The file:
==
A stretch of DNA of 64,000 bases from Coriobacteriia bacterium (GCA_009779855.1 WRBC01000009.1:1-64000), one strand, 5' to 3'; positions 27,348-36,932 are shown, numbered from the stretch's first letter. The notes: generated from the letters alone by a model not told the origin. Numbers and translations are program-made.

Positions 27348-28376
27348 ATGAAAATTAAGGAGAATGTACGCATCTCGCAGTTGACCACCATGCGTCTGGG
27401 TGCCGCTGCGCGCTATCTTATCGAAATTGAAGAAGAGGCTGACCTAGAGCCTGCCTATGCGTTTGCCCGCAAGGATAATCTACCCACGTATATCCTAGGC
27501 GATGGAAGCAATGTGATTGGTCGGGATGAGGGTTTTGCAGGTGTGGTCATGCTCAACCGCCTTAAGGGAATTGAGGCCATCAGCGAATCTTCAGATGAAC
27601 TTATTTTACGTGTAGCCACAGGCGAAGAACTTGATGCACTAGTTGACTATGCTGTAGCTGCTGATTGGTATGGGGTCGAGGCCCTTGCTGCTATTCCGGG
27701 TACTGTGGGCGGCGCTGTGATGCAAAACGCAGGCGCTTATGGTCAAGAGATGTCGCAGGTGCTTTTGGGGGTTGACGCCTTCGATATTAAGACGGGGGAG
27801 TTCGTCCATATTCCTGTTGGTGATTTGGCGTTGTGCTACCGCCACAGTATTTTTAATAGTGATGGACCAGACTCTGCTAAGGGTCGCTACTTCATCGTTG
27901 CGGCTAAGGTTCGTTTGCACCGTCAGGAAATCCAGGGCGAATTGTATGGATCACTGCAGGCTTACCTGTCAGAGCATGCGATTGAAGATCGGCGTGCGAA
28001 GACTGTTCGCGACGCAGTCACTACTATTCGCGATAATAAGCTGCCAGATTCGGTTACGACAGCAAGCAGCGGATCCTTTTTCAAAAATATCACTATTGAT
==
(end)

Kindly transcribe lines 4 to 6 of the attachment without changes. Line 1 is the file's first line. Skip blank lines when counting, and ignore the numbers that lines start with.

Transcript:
27401 TGCCGCTGCGCGCTATCTTATCGAAATTGAAGAAGAGGCTGACCTAGAGCCTGCCTATGCGTTTGCCCGCAAGGATAATCTACCCACGTATATCCTAGGC
27501 GATGGAAGCAATGTGATTGGTCGGGATGAGGGTTTTGCAGGTGTGGTCATGCTCAACCGCCTTAAGGGAATTGAGGCCATCAGCGAATCTTCAGATGAAC
27601 TTATTTTACGTGTAGCCACAGGCGAAGAACTTGATGCACTAGTTGACTATGCTGTAGCTGCTGATTGGTATGGGGTCGAGGCCCTTGCTGCTATTCCGGG